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Requirements for the

Doctor of Philosophy Degree

in Computer Science

Updated: 4 August 2009 by Amr Sabry
(Previous version: 3 November 2007.)

Contents
  • Admission
  • Advising
  • Requirements Summary
  • Course Requirements
  • Minor Area Requirement
  • Qualifying Examination
  • Thesis Proposal
  • Dissertation
  • Further Information
  • Course Areas
  • Transferring Courses
  • Detailed procedure for the qualifying examination
  • Forms/steps for the PhD process
  • Admission

    Requirements for admission: Baccalaureate degree and Graduate Record Examination (subject test highly desirable). Prerequisites common to all graduate requirements are coursework in

    • Computer structures and organization.
    • Discrete structures and computing theory.
    • Data structures.
    These prerequisites may be satisfied by undergraduate or more advanced courses, and in some cases by professional experience.

    Advising

    Students admitted to the PhD Program are assigned a counselor who may be consulted for advice. The Director of Graduate Studies is also available for general consultation.

    Each student is urged to consult with appropriate faculty members and designate, with their consent, members of a suitable advisory committee to oversee and conduct the qualifying exam. The advisory committee must abide by University Graduate School rules include at least two members from the student's major area, and at least one from another area; at least two must be members of the graduate faculty. The names of the committee members presented by the student will be forwarded to the University Graduate School upon approval by the Computer Science Director of Graduate Studies.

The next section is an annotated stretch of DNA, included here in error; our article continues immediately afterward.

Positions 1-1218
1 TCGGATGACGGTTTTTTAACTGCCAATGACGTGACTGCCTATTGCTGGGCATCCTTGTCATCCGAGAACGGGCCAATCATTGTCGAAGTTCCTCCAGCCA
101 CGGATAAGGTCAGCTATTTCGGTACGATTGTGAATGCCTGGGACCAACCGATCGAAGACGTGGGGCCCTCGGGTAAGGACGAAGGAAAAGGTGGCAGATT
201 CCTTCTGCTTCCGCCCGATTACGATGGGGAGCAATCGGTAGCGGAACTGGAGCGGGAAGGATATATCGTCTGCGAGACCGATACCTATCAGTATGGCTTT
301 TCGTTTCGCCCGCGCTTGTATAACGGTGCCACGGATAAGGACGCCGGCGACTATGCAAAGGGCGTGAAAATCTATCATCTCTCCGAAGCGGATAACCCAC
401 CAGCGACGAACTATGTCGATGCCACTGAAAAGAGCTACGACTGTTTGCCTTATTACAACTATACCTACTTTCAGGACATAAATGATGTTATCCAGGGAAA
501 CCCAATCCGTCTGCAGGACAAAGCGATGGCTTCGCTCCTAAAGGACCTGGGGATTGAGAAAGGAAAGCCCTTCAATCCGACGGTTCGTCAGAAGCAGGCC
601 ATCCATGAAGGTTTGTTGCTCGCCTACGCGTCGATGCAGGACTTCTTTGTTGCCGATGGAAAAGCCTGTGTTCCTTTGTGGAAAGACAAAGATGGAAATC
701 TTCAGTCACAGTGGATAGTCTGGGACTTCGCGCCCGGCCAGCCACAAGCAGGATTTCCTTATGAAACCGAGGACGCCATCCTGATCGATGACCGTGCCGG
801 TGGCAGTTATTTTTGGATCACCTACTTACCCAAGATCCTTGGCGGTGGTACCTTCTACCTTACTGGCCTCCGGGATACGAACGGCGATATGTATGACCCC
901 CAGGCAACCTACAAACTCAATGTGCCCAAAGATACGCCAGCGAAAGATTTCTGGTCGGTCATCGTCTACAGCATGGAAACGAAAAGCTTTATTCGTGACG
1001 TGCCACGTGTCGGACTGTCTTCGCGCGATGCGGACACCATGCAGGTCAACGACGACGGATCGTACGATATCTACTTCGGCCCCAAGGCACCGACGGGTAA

The advisory committee oversees the student's progress until the passing of the qualifying examination, whereupon the student consults with the committee concerning a thesis supervisor. When the student has a thesis advisor, the student and advisor designate, with their consent, members of a suitable research committee. The members of the research committee must meet the requirements of the University Graduate School: the committee includes the director, normally the professor directing the dissertation, two or more additional faculty members from the same department, and a representative of each minor; with certain exceptions, the members must belong to the graduate faculty. This committee supervises the dissertation research, conducts the thesis proposal examination, and conducts the Ph.D. thesis defense final examination.

    The material between the next two horizontal bars is the text for the 2009-2010 edition of the Bulletin of the University Graduate School.

    Requirements (Entry starting in Fall 2009)

    • Course Requirements.
      • A total of 90 credit hours of graduate-level course work is required. These courses are defined as any course listed in the university's Graduate School Bulletin that carries graduate credit. Note that no computer science courses in the A500-A999 range may be counted towards the 90 credit-hour requirement, nor towards the 24 credit-hour requirement specified below.
      • Computer Science Course Requirements: PhD candidates must take at least 24 credit hours, normally eight courses, in computer science at the 500 level or above, subject to the following conditions:
        • P Requirement: At least one must be a P course, with a substantial programming or software-development component.
        • Essentials Requirement: Of the eight courses, there must be at least one course in Foundations/Logic (indicated by middle digit 0/1) and one course in Software/Hardware Systems (indicated by middle digit 3/4). Both these courses must be passed with a minimum grade of B+.
        • Area Distribution Requirements: Of the eight courses, there must be at least one course each in six of the nine areas (indicated by the middle digit 0-8 in advanced Computer Science courses).